Posts Tagged‘food plots’

FoodPlot Pic

ILC Assists in Putting in some Upland Game and Dove Plots on 207 Acres for sale in Peoria County

by John OReilly on March 28, 2012

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Illinois Land Company and Herman Brothers Pond Management are putting in some upland game plots and dove plots at the 207 Acres listed by Illinois Land Company (Click here to access the listing page). These pics are only the first stage of the entire process…we have mowed down the areas the we would like to plant. The next steps are spraying and killing the grass, prepping the soil, the fertilizing and planting. The first group of pics are going to be our upland game plots. They are going to be amazing. They are surrounded by cool season grasses and shrubs…over 15 acres of them…which is perfect habitat for quail and pheasant. We are super excited to get tehm up and growing so we can release some birds. We are going to plant some whitehead sorghum in strips which should make for some great hunts. We will keep you updated on the progress!

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July Soybean

July Planted Soybean Food Plot in Central Illinois

by John OReilly on September 30, 2011

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Every year, it is a debate as to when soybean food plots should be planted. Many plant them the first opportunity they get. However, that gets irritating when they are brown by October 1 and the deer are eating the neighbors beans that were planted later than yours. Early in the fall, the deer feed on the soybean leaves. That is their main attraction. That is why products like Eagle Seed beans are becoming popular, because they produce a large forage leaf. However, the actual pods become important as the winter hits. Deer switch to eating the actual beans for protein. Grant Woods, a leading deer biologist, has always proclaimed that Illinois residents should plant their beans in early July for best output. To me, this always seemed too risky so I never attempted it. I had typically planted them in early to mid June. This year, the weather forced me to do something different. I was not able to plant my beans until mid July. My fear was that they would not have time to grow to maturity and produce pods. Here are the results…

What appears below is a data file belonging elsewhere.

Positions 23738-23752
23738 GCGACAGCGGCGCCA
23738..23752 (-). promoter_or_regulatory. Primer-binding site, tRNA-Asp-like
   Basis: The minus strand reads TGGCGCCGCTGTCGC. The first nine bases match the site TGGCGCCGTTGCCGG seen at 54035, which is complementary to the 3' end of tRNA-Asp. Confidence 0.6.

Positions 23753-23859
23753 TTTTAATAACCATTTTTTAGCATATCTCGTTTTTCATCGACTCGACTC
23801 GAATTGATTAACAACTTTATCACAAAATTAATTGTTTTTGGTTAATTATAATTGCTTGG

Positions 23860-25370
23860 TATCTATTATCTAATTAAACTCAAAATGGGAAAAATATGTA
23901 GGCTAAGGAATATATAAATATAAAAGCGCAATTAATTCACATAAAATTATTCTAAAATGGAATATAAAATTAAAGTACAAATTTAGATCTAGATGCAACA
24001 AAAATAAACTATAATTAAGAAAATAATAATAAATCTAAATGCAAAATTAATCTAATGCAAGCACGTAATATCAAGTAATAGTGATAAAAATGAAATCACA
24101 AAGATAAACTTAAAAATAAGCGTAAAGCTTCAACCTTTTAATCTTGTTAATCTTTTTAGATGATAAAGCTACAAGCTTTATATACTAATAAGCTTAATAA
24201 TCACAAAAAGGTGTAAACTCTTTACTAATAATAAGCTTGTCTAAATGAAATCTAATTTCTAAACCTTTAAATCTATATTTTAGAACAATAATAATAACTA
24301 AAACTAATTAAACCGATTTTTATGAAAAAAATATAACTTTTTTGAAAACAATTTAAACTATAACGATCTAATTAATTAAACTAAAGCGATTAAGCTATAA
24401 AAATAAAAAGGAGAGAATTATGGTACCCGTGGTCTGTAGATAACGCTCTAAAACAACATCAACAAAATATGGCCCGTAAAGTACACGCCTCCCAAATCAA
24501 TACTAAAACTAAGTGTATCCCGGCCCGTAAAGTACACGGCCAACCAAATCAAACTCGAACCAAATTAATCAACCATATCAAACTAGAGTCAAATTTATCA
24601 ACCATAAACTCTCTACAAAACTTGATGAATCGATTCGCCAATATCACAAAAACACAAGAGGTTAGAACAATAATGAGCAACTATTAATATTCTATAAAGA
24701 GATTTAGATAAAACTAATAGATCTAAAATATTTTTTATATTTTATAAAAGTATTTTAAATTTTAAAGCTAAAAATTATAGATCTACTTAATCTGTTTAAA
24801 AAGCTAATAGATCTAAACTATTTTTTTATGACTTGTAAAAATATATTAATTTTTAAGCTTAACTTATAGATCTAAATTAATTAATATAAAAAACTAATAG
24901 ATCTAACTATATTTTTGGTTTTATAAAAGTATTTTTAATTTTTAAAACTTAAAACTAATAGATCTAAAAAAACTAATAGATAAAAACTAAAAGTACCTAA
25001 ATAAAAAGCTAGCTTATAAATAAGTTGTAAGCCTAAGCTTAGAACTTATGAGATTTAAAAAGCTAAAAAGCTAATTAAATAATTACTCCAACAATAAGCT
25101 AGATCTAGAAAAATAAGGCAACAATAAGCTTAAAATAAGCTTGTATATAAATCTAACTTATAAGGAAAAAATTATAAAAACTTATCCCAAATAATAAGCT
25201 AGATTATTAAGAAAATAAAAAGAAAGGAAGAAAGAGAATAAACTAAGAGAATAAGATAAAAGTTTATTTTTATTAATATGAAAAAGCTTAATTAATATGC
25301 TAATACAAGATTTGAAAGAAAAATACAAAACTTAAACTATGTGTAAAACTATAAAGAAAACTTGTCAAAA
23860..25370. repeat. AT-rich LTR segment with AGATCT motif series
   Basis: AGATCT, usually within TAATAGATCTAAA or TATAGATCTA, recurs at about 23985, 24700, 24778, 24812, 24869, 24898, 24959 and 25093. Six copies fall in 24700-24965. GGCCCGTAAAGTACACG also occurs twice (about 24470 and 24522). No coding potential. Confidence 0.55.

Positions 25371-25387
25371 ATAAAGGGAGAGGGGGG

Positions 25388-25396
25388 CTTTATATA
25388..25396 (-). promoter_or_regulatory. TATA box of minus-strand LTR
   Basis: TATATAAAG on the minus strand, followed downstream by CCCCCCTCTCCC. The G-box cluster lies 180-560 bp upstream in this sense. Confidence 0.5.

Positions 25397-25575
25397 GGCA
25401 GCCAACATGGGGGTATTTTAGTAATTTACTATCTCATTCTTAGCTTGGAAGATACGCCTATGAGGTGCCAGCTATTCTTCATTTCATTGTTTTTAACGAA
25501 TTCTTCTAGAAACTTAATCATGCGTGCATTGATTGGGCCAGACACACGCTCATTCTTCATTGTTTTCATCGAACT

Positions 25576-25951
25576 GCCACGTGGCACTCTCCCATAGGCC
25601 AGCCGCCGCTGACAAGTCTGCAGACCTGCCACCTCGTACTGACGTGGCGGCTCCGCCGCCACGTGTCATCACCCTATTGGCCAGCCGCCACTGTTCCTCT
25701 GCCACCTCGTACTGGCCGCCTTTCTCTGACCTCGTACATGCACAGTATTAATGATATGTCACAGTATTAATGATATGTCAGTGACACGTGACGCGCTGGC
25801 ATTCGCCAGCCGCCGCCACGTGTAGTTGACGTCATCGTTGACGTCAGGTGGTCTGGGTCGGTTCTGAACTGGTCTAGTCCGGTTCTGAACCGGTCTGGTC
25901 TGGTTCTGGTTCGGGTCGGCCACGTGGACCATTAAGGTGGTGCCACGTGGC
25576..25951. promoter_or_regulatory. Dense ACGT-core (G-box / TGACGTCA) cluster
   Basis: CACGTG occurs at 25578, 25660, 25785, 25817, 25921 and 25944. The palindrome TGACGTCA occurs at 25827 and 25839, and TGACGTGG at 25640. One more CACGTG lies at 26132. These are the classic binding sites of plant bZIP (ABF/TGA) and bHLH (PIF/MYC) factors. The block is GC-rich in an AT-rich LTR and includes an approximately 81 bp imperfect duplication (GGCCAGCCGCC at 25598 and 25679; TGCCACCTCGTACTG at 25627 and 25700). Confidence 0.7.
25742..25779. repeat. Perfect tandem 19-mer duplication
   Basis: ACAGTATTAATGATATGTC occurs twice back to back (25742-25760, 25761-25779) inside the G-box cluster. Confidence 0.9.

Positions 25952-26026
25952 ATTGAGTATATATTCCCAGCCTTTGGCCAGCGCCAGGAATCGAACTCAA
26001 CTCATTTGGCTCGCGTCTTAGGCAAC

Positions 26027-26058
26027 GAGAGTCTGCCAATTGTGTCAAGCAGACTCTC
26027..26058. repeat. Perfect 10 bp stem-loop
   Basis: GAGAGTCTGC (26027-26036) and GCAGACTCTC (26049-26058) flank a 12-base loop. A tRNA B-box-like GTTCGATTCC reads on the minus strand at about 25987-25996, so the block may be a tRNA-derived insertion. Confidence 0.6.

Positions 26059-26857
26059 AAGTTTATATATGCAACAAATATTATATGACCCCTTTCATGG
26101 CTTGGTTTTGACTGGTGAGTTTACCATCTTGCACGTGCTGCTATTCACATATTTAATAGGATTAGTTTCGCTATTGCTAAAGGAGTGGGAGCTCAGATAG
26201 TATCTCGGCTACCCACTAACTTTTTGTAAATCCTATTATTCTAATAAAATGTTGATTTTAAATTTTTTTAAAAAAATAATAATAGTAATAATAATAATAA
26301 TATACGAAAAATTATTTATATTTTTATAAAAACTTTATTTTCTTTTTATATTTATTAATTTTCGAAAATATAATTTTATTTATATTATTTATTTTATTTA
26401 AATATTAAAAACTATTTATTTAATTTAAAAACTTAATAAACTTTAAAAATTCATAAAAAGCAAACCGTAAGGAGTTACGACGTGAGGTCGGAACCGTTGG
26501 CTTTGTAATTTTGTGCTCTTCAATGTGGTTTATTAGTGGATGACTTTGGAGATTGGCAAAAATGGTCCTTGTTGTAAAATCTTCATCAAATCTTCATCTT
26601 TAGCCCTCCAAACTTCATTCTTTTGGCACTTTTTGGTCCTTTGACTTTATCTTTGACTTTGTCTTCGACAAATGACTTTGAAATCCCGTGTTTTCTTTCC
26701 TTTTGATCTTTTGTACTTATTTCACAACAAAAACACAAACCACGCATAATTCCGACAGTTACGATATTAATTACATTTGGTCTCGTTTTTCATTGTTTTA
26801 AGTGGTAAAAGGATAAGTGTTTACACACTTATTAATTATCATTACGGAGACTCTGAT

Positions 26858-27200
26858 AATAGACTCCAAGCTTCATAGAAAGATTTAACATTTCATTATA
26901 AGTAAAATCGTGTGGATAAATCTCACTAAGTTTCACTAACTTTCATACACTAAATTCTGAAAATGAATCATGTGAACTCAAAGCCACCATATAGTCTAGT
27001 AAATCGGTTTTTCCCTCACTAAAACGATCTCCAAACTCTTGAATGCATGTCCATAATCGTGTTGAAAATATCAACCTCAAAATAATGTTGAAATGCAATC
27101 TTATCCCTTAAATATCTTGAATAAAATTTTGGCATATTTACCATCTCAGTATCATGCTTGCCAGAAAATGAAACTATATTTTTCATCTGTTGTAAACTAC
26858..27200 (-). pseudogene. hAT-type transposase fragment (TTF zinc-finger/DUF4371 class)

July Soybean 5
July Soybean 4
July Soybean 3

You can see that they beans have grown quite well. They are not quite as tall as most of the earlier planted beans but I attribut that partly to the deer. They are eating these beans over beans planted earlier in the season so their growth is somewhat limited by the deer. Also, you can see that the weed pressure is pretty limited. Typically, in areas of high deer density, we struggle with weed competition. The deer eat the beans so fast that they are not able to canopy. Consequently, the dirt between the rows is continuously exposed to the sun…resulting in a lot of weeds. It is not uncommon for us to have to hit our bean foodplots with Round Up three or four times a year. This foodplot was planted so late that we only had to spray it once before the weeds were essentially dormant. My next concern was pod production.
You can see that the plants produced quite a bit of pods. Each individual plant had five or six medium size pods. I am not claiming to be a farmer or know anything about true harvest, but to me this seems pretty adequate for deer consumption. I have planted eagle seed beans before and they do not produce this many pods. So overall, I am pretty happy with the July planted soybean foodplot. I would assume that it will stay green into early November. Should make for some good early season hunting!